The student will closely interact with the research group of Prof Udo Oppermann and colleagues at the Botnar Research Centre, while also benefitting from the collaborations with researchers at the Kennedy Institute of Rheumatology, the Target Discovery Institute, the CRUK/MRC Oxford Institute for Radiation Oncology, the Wellcome Trust Centre for Human Genetics and clinical collaborations at Oxford University Hospitals.

Training


The Botnar Research Centre plays host to the University of Oxford's Institute of Musculoskeletal Sciences, which enables and encourages research and education into the causes of musculoskeletal disease, tumorigenesis and their treatment. Specifically for this project, training will be provided in state-of-the-art laboratory techniques essential for cancer research and the stem cell field.

A core curriculum of lectures will be taken in the first term to provide a solid foundation in a broad range of subjects including musculoskeletal biology, inflammation, epigenetics, translational immunology, data analysis and the microbiome. Students will also be required to attend regular seminars within the Department and those relevant in the wider University.

Students will be expected to present data regularly in Departmental seminars, the Pauklin group and to attend external conferences to present their research globally, with limited financial support from the Department.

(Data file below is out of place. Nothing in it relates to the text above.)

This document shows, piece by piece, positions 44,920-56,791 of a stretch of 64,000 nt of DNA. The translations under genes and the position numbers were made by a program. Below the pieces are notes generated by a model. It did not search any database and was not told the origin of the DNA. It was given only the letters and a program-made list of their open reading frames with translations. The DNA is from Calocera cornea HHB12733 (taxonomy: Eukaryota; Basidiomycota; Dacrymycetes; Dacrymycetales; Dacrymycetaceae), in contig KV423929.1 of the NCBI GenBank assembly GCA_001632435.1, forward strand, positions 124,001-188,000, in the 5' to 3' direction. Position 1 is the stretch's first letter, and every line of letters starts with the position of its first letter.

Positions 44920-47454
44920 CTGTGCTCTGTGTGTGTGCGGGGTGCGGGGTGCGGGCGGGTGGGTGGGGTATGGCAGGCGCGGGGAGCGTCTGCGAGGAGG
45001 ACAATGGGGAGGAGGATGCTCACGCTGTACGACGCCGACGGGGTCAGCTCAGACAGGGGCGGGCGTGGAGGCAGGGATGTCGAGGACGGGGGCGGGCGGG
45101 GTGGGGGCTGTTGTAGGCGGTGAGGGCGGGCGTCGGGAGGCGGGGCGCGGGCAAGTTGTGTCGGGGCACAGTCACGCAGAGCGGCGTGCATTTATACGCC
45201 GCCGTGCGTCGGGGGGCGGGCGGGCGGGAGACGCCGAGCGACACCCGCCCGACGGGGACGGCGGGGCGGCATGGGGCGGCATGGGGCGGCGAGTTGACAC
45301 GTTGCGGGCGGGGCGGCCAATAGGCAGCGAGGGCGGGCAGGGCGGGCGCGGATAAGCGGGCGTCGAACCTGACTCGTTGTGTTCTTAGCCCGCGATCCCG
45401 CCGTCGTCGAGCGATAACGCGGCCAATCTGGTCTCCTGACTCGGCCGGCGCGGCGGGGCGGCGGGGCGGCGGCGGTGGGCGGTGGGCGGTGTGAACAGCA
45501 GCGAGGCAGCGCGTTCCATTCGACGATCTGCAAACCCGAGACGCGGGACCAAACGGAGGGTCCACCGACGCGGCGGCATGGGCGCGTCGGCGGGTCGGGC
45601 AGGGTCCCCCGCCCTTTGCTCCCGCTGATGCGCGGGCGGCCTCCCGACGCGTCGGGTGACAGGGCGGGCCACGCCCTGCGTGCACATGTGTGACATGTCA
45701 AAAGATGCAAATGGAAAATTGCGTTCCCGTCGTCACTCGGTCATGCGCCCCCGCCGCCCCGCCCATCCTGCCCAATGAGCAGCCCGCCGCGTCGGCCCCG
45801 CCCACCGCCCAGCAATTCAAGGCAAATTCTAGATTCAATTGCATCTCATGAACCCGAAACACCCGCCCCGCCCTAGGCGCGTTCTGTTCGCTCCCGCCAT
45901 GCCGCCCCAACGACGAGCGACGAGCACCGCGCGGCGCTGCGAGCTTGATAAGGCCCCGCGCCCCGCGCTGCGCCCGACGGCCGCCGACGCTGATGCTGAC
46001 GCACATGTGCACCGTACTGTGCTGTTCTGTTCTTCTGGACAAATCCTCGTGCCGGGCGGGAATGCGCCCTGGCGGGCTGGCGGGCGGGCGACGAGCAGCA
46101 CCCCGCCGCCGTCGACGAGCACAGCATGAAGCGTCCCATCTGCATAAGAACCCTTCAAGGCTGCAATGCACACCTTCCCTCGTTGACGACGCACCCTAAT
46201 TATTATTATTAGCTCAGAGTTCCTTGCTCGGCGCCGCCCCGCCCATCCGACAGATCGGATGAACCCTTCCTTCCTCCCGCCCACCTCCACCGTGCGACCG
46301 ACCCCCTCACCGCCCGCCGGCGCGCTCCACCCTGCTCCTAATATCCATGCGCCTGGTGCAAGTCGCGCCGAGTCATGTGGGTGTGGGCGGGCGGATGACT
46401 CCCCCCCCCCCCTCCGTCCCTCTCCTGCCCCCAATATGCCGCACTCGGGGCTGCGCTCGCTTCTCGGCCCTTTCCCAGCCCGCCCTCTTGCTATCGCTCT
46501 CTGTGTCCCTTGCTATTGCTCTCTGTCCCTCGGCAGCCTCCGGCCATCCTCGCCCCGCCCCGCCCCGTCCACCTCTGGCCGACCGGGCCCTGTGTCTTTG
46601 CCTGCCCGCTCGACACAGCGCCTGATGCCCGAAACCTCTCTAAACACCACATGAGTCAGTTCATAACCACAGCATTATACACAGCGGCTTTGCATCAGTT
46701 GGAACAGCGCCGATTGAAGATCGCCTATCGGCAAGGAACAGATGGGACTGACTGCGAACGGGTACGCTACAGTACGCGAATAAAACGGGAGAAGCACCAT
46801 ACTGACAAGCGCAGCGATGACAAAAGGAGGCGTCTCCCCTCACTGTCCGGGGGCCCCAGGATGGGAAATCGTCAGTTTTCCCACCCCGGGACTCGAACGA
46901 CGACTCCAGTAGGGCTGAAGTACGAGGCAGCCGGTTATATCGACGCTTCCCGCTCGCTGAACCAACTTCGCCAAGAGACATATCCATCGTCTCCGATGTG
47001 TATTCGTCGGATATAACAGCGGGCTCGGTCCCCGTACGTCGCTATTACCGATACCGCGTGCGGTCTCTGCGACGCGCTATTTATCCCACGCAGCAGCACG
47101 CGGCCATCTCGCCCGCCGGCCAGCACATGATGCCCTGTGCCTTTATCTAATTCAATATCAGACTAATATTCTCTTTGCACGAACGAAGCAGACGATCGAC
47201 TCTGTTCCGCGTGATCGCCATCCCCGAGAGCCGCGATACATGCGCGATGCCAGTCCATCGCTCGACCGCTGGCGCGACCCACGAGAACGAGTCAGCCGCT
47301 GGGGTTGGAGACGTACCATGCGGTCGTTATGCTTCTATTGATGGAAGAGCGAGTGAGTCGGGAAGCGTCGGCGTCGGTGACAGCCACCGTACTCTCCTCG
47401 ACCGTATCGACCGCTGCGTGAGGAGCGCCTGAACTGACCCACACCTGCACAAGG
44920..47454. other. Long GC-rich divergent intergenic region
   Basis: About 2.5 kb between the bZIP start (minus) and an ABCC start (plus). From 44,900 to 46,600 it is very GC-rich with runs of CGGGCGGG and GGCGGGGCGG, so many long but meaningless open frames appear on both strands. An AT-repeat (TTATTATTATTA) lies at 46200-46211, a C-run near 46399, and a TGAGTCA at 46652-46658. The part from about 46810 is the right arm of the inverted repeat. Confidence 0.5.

Students will have access to various courses run by the Medical Sciences Division Skills Training Team and other Departments. All students are required to attend a 2-day Statistical and Experimental Design course at NDORMS and run by the IT department (information will be provided once accepted to the programme).

How to Apply


The Department accepts applications throughout the year but it is recommended that, in the first instance, you contact the relevant supervisor(s) or the Graduate Studies Officer, Sam Burnell (), who will be able to advise you of the essential requirements.

Interested applicants should have, or expect to obtain, a first or upper second-class BSc degree or equivalent in a relevant subject and will also need to provide evidence of English language competence (where applicable). The application guide and form is found online and the DPhil or MSc by research will commence in October 2020.

Applications should be made to the following programme using the specified course code:
D.Phil in Molecular and Cellular Medicine (course code: RD_MP1)

For further information, please visit http://www.ox.ac.uk/admissions/graduate/applying-to-oxford.

References

1. Pauklin, S., and Vallier, L. (2015). Activin/Nodal signalling in stem cells. Development 142, 607-619.
2. Pauklin, S., and Vallier, L. (2013). The cell-cycle state of stem cells determines cell fate propensity. Cell 155, 135-147.
3. Bertero, A., Madrigal, P., Galli, A., Hubner, N.C., Moreno, I., Burks, D., Brown, S., Pedersen, R.A., Gaffney, D., Mendjan, S *., Pauklin, S *., Vallier, L. * (2015). Activin/Nodal signaling and NANOG orchestrate human embryonic stem cell fate decisions by controlling the H3K4me3 chromatin mark. Genes Dev 29, 702-717.
4. Pauklin, S., Madrigal, P., Bertero, A., and Vallier, L. (2016). Initiation of stem cell differentiation involves cell cycle dependent transcription of developmental genes by Cyclin D. Genes Dev. Feb 15;30(4):421-33. doi: 10.1101/gad.271452.115.